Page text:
- The Washington Times - Thursday, April 28, 2016

Homeland Security is leaving thousands of detention beds empty even as it voluntarily releases thousands of murderers, kidnappers and other criminals, the chief of deportations admitted to Congress on Thursday as she faced families of those killed by freed illegal immigrant convicts.

“We strive for perfect, but we are human and we fall short sometimes,” Immigration and Customs Enforcement Director Sarah R. Saldana told the House Committee on Oversight and Government Reform.

Ms. Saldana said the agency now has 2,000 beds vacant out of the 34,000 it is supposed to have available on the average day.


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Government statistics show that in 2015, ICE averaged 28,168 detainees — meaning some 5,800 beds left unused, even as the agency released dangerous convicts back into the community to await the outcomes of their immigration proceedings.

One of those people released last year was Jean Jacques, a Haitian who served time for attempted murder and whom ICE tried to deport, but whom Haiti refused to take back. ICE released him, and he would go on to stab a young woman, Casey Chadwick, in her Connecticut apartment.



“If ICE and Homeland Security had done their job, Casey would not have died,” her mother, Wendy Hartling, told lawmakers just minutes after Ms. Saldana testified.

Both Democrats and Republicans were inclined to agree, demanding answers about why officials let Haiti stymie Jacques’ deportation last year.

Ms. Saldana blamed the State Department, saying it’s that agency’s call on how much pressure to use on other governments. But lawmakers weren’t satisfied, pointing to the law that says it’s up to the immigration service to start the process by reporting other countries’ bad behavior.

Ms. Saldana insisted she’s made those reports, but couldn’t remember which countries she’d cited. Committee Chairman Jason Chaffetz demanded she provide all of those letters within a week — and he warned her not to try to hide behind secrecy.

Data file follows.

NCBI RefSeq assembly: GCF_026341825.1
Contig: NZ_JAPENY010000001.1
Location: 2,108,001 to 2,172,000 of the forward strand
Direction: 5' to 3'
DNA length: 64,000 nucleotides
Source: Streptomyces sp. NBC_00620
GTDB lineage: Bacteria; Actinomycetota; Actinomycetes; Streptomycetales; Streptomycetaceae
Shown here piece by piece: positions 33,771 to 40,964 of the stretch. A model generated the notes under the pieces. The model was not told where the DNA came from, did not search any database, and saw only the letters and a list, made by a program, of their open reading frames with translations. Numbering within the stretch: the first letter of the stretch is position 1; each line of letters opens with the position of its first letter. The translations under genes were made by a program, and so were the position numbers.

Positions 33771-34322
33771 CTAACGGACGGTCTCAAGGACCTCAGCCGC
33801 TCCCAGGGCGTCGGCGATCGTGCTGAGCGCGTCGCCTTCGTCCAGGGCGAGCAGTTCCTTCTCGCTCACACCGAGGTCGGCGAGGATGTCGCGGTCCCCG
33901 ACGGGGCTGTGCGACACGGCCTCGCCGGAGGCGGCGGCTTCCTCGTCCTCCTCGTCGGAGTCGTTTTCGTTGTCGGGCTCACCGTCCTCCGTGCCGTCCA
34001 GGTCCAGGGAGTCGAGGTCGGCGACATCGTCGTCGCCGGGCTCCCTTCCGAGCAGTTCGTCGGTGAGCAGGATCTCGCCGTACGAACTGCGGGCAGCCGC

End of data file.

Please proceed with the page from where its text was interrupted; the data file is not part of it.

“Let’s know and understand which countries are not taking back the criminals that came here illegally,” he said.

In 2015 ICE released 19,723 criminals back into communities while they were awaiting their immigration trials.

Some 10,175 of those were released on bond by an immigration judge — Ms. Saldana couldn’t say how often her officers object to that bond — and 2,166 others were released because they’d been held the maximum amount of time allowed under a 2001 Supreme Court ruling.

But while 89 criminals were released because their countries wouldn’t take them back — the situation Jacques was in — another 7,293 were released at ICE’s own discretion. It’s that last category that has Congress furious, particularly with more than 5,800 detention beds that went empty last year.

“We just keep pouring more and more money into your agency, and we keep getting less and less,” Rep. John J. Duncan Jr., Tennessee Republican, told Ms. Saldana. “Are you embarrassed in any way?”

Ms. Saldana blamed Congress, saying the law only requires ICE to hold some criminals. She said if lawmakers want her to detain all murderers, they’ll need to write it into the law.

She also said about two-thirds of the releases last year were pursuant to court orders or to a 2001 Supreme Court decision, so her office is only responsible for about 7,000 of the criminals put on the streets.

“To sit there and say that the proud women and men of law enforcement and ICE are choosing to release criminals is absolutely unforgivable,” she said. “They do not go around trying to put criminals on the streets.”

Thursday’s hearing was the latest in a string of difficult appearances before Congress.

Last year, testifying to the same committee, she threw her support behind legislation that would have cracked down on sanctuary cities — then, within a day, she renounced her comments after feeling tremendous pressure from immigrant rights groups.

At another hearing she gave a grossly inflated estimate of the number of illegal immigrants to Congress, saying it could be as high as 15 million. On Thursday she gave a different number of 11.2 million — much closer to the estimates of most experts.

On Thursday she stepped off on a wrong foot from the start of her testimony by criticizing the committee’s inquiry into criminal releases as “political banter.” She later said she didn’t intend to target Republicans with that attack.

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